An Open Letter to the Faculty of Calvin Seminary

I read carefully the letter you sent me by way of The Banner of December 4, 1970. In the same issue I read Dr. De Koster’s evaluation and his suggestions as to our proper reactions. J am in almost complete disagreement with Dr. De Koster. As Dr. De Koster has done, I will give my evaluation.

In the little that I have read about the differences between your critics and you, the issues were that someone was teaching contrary to Scripture or the confessions, never about confidence or lack of it. You have thought it unnecessary and unwise to respond to such particular criticisms. This failure to address yourselves to the issues, I believe, is the source of the lack of confidence about which you complain.

As I see it, you insist on speaking about personalities, first of all about yourselves. Twelve persons, whose signatures appear, you say, are innocent “deny and repudiate the charges.” In that same stroke of denial and repudiation, of necessity, you infer that there are other persons, whose names we may only guess at, who have created a situation, a frame-up for false charges to your personal damage, the damage of a bad reputation. This way you do it. After making some general statements about your concern, your sadness, your acknowledgement of frailty and sin, your seeking of forgiveness and correction, your welcoming of instruction and admonition, your distress and sorrow in misrepresentation, your commitment, your acceptance of the Scriptures. your endorsement of the confessions, your resolve to be faithful, your pursuit to interpret the Gospel to and for our modern world, and your willingness to submit to any responsible inquiry—after you have said these things and more—you “deny and repudiate those charges and insinuations which call into question our dedication to the Lord and our commitment to Scripture and the confessions.” When you say “charges which undermine the confidence of our people in the Seminary” you are saying the same as when you would say that there are certain persons undermining the confidence of our people in the Seminary, by making false charges. You are speaking of the actions of certain people, not of something abstract, apart from personalities. Whom are you addressing the letter to? To us, about them, and about yourselves.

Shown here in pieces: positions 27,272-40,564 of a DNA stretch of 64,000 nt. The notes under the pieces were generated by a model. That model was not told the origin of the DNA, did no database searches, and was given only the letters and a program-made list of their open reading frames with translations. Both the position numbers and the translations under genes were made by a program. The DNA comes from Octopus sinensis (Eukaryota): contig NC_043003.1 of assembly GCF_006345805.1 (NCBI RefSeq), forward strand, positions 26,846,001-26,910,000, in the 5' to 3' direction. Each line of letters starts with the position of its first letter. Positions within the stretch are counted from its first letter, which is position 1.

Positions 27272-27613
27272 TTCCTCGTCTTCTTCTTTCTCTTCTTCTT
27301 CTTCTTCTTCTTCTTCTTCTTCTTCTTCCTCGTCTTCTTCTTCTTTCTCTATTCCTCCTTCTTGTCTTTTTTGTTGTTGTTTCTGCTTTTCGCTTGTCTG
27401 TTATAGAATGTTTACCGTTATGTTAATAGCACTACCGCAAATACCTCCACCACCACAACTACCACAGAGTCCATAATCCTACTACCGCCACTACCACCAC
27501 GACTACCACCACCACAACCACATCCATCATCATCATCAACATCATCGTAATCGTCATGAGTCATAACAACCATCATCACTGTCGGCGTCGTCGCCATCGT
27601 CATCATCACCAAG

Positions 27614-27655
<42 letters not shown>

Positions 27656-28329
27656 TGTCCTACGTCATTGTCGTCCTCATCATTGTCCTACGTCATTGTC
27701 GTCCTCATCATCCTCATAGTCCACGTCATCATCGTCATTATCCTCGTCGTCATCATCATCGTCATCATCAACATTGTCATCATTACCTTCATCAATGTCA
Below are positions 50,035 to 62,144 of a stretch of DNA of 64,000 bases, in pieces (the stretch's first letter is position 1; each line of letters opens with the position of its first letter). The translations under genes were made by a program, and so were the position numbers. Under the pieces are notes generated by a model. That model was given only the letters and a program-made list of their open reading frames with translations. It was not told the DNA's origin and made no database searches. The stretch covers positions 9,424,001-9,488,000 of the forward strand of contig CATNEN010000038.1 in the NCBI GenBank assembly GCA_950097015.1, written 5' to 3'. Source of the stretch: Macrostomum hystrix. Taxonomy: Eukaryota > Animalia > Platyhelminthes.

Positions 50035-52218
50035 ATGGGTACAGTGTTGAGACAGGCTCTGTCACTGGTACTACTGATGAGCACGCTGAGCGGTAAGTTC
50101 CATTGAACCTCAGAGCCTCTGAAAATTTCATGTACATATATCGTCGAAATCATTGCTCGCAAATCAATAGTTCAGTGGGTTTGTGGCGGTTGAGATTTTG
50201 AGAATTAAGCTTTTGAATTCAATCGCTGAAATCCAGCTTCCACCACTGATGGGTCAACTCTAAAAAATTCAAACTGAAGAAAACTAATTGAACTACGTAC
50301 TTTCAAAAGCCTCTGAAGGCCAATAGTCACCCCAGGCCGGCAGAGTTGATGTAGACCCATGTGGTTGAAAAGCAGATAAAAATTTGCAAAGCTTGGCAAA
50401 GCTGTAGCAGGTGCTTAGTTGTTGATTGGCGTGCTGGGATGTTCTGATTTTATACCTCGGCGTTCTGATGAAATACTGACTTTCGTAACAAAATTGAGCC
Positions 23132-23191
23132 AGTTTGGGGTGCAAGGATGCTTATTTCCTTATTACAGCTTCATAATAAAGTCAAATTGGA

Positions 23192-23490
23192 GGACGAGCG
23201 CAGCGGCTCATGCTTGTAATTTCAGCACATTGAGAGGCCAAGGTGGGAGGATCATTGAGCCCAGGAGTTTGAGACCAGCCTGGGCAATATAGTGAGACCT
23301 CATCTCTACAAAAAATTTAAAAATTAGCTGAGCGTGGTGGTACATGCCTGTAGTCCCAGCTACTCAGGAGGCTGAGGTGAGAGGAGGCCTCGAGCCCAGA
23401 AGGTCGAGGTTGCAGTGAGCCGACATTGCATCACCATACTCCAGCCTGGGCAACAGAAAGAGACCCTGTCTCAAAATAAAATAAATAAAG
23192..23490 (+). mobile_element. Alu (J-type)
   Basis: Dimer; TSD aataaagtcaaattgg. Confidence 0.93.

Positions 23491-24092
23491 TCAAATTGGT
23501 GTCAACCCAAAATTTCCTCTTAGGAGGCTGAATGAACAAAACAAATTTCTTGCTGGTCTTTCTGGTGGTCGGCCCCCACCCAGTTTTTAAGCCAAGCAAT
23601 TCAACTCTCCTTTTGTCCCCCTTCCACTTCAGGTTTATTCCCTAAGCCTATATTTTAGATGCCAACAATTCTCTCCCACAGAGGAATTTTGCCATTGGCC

When you teach, preach, and write in public you ought to be immediately and fully responsible for what you say, and you ought to be challenged in public. Paul withstood Peter to his face. The Bereans, characterized as being more noble because they investigated the truth of Paul’s words, would probably have challenged him if they had found his teachings false. The exhortations of Paul in his letters presuppose that there was dialogue, a rightly criticizing, and a rightly trying of the spirits, in the early meetings of the “called out.”

On the other hand, you should he seeking out these people, who, you say, are making false charges and are damaging your reputation. Dr. De Koster says you speak in love. 1 don’t see a great deal of love in these your doings—your charging others with making false charges while you are not facing the issues, your insinuations of a frame-up to undermine confidence in you, and your confusing the issues.

It ought to be evident to you that lack of confidence cannot be an issue or point of difference. Even as peace of mind (which you never get by seeking it) is a result of how you live and order your life, so confidence or lack of it is a result of what you have done and how you have met the issues. In a sense you can speak of lack of confidence as an issue, if you think of it as a situation which distresses people, and you think of how important confidence is in good relations. So Clem Morgello in Newsweek of December 14, 1970 quotes one man as saying that the loss of public confidence is the gut issue of the day. But Morgella docs not fail to show that lack of confidence is a result. He quotes another man as saying that we’re suffering from our mistakes. Confidence is not something we can make decisions about. It is the result of having made decisions about other things and having acted in accord with them.

The decisions are made about the things that make for confidence or lack of confidence. What makes a customer’s confidence in a merchant? Is it not what the merchant has done in the past? What makes the merchant’s confidence in his customer?

Not the customer’s own asseveration that he is honest, but the customer’s reliability in the past. There is hope for a poor credit risk to build lip confidence; but be sure that it will take time and a lot of open honest dealing and facing of the issues.